Through her printmaking and installation work, Kate Bohunnis focuses on what we know about ourselves and questions our desire to have all the answers.
“I’m examining the productive power of not knowing in the pursuit of an inventive passage,” Bohunnis says. “My installations call into question one’s inclination to self-define, residing only within the restrictive parameters of what is known of ourselves.”
Bohunnis’ career has catapulted since graduating with Honours at Adelaide College of the Arts in 2017. This year alone she has received the David Hayden Professional Development Award at the Helpmann Graduate exhibition, was selected for Hatched at PICA (Perth Institute of Contemporary Art), held a solo exhibition at Sister Gallery and was part of a group exhibition at Holy Rollers for SALA. There is no sign of things slowing down: Bohunnis is one of the recipients of the Sanskriti Kendra Residency in New Delhi, India.
Much of Bohunnis’ recent work has been concerned with how we portray ourselves in our quest to find our sense of self and, in particular, our outward physical projection. “I am questioning why we choose to self define so much and how that makes us perform. I’m interested in what that does for us emotionally and in our physical manifestation of these emotions.”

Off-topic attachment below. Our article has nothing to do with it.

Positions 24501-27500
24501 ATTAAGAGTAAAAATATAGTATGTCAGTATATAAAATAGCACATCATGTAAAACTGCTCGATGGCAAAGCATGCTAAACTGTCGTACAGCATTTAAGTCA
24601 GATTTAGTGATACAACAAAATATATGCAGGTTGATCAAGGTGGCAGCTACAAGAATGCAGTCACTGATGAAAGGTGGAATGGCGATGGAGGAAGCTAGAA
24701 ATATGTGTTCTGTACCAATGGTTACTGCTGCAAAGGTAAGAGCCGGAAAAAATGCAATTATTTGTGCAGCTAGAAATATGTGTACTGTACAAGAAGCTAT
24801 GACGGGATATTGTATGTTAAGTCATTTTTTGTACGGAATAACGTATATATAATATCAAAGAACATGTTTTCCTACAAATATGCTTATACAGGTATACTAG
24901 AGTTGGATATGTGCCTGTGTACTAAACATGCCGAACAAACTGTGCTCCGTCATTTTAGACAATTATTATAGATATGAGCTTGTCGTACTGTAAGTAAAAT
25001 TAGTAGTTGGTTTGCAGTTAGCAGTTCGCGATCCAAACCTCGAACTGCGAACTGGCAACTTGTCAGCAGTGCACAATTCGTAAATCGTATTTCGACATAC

Bohunnis reworks and reappropriates materials to reflect the idea of rewriting memories in search of a new narrative. For example, the work sandy’s slumping, which was featured recently in Psychache at Holy Rollers, was created using latex, 60kg sand, cotton drill, fleece, steel and besser blocks. “The focus here is to translate memory to feeling and feeling to object,” she says. “By using material as a form of resistance, both adhering to the material and subverting from the material, we can create a new conversation of emotional plasticity.”
During her six-week residency in India, Bohunnis hopes to expand her practice in a new environment and explore more traditional techniques that she can blend into her contemporary practice. “I am really interested in working with textiles and perhaps clay,” she says. “I might look into some more print work as well.”
Having previously travelled through India, Bohunnis was struck by the richness of the country’s culture and making. She hopes this will influence her work. “It’s everywhere and it’s so abundant and ingrained in everyday life.”
Header image: Kate Bohunnis, strong house soft walls (installation view.)